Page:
Interdisciplinary artist Es Devlin has created a new immersive installation for Pitzhanger Manor in Ealing, the former home of Sir John Soane. Inspired by world-changing shifts in human perspective, the installation comprises of a chronological landscape depicting important moments in human history, from the first cave paintings in southern Africa to the creation of the internet at CERN in Switzerland. It opens tomorrow (26 September) and runs until 12 January 2020.
The 18m-wide Memory Palace installation fills the entire gallery space, and is named after a mnemonic technique where you embed memories or information within familiar locations. Devlin has created a cityscape filled with fragments of buildings that relate to key moments in history – a “personal atlas of the evolution of thought.” It was inspired by the architectural models created by architect Sir John Soane, as well as a model important to Devlin’s childhood.
“When I was a child I lived next door to a 1:100 scale model of my town which performed a ‘son et lumiere’ show,” Devlin says in a statement about the inspiration behind the new installation. “The windows of individual buildings would illuminate to locate stories told in voiceover. In a way it was a memory palace in action: ideas, words and sounds indexed within physical architecture: I never forgot any of those stories as each was indelibly etched into the buildings I passed daily.”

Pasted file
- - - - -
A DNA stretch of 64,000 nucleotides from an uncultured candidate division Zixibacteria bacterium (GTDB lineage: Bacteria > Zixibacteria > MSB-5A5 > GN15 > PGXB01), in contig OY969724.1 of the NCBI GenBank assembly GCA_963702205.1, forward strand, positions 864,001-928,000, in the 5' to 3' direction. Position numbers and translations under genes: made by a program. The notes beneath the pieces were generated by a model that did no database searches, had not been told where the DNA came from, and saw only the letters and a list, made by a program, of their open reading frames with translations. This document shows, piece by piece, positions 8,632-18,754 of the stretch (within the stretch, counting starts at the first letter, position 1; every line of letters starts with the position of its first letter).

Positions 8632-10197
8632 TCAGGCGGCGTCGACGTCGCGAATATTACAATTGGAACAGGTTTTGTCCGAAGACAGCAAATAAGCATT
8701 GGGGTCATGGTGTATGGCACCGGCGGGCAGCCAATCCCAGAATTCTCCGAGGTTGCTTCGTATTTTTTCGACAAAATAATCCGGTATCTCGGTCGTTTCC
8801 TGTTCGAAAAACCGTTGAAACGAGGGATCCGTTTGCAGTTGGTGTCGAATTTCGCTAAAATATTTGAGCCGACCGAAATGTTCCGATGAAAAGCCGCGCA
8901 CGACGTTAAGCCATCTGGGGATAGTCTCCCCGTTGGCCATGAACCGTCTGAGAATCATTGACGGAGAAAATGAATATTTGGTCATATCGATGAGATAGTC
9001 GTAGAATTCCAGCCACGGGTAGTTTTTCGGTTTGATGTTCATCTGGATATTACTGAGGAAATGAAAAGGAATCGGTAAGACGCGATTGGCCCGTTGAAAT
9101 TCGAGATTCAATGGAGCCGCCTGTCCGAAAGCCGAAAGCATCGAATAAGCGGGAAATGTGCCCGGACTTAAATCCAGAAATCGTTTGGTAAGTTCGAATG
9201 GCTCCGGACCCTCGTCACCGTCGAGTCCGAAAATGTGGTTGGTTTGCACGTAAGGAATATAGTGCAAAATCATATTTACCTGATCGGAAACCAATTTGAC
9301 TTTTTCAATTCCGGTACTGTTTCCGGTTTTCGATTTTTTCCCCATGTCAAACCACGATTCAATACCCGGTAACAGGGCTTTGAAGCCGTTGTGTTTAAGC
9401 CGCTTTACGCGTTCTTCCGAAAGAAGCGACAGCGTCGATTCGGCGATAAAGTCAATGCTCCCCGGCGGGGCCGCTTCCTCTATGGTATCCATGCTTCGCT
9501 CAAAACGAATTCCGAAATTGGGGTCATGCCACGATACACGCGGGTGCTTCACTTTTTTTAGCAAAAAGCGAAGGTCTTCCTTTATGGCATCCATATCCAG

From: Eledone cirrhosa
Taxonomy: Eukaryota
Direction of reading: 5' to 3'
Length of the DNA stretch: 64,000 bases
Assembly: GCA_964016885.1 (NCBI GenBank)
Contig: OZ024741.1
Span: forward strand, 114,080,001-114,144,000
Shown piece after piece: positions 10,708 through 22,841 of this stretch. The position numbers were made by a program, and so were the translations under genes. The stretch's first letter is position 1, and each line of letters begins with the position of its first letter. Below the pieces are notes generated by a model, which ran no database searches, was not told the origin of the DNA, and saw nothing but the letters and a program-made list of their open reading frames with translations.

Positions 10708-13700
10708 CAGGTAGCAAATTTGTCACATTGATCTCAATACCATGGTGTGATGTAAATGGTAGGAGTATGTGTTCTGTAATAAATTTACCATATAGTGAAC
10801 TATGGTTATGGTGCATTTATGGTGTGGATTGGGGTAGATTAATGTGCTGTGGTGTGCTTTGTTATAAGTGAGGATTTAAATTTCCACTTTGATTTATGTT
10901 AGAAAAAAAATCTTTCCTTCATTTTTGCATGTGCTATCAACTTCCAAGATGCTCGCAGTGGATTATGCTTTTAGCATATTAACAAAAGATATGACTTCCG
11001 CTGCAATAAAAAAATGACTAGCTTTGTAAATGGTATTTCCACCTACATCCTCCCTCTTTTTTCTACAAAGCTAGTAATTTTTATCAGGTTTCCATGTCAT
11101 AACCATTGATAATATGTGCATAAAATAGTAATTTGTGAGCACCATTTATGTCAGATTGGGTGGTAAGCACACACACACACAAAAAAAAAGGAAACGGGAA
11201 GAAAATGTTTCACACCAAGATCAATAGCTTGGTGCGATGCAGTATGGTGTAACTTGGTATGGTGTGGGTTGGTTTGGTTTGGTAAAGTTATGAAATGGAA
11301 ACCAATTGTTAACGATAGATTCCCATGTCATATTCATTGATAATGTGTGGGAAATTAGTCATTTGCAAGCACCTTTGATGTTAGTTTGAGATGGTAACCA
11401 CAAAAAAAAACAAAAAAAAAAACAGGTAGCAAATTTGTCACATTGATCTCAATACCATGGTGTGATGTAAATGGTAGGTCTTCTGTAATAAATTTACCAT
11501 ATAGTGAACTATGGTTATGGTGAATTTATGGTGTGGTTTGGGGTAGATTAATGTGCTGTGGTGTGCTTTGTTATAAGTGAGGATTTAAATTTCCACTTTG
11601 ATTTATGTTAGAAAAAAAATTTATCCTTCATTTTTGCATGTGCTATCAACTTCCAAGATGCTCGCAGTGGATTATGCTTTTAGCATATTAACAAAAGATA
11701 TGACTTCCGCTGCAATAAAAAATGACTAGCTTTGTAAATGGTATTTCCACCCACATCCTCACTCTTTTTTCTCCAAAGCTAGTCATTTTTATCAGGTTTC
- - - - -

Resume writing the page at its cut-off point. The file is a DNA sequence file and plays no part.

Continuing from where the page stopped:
The buildings featured in Memory Palace include the room where Confucius wrote the Golden Rule of Reciprocity, the Polish tower where Copernicus drew the first heliocentric map of the universe in 1543, the house where Mary Wollstonecroft wrote A Vindication of the Rights of Women, the Alabama street where Rosa Parks took her seat on the segregated bus in 1955, and the steps of the Riksdaghuset in Stockholm where Greta Thunberg began her School Strike for Climate in 2018. Each are moments Devlin has deemed key to the evolution of the human mind.
Devlin says, “Arguably the most profound and urgent shift in thinking is located at the far edge of the chronological atlas, in the present: it’s the shift we are now beginning to undertake as we re-evaluate all of our practices in the light of the climate crisis. It’s my hope that, surrounded by the traces of our historical leaps of imagination, the viewer will feel a sense of possibility that our species can achieve another momentous collective shift of perspective.”
Pitzhanger Manor reopened in spring 2019 following a £12million restoration project to return the site of Soane’s original vision. Memory Palace is the second exhibition at the house, following a show by artists Anish Kapoor.
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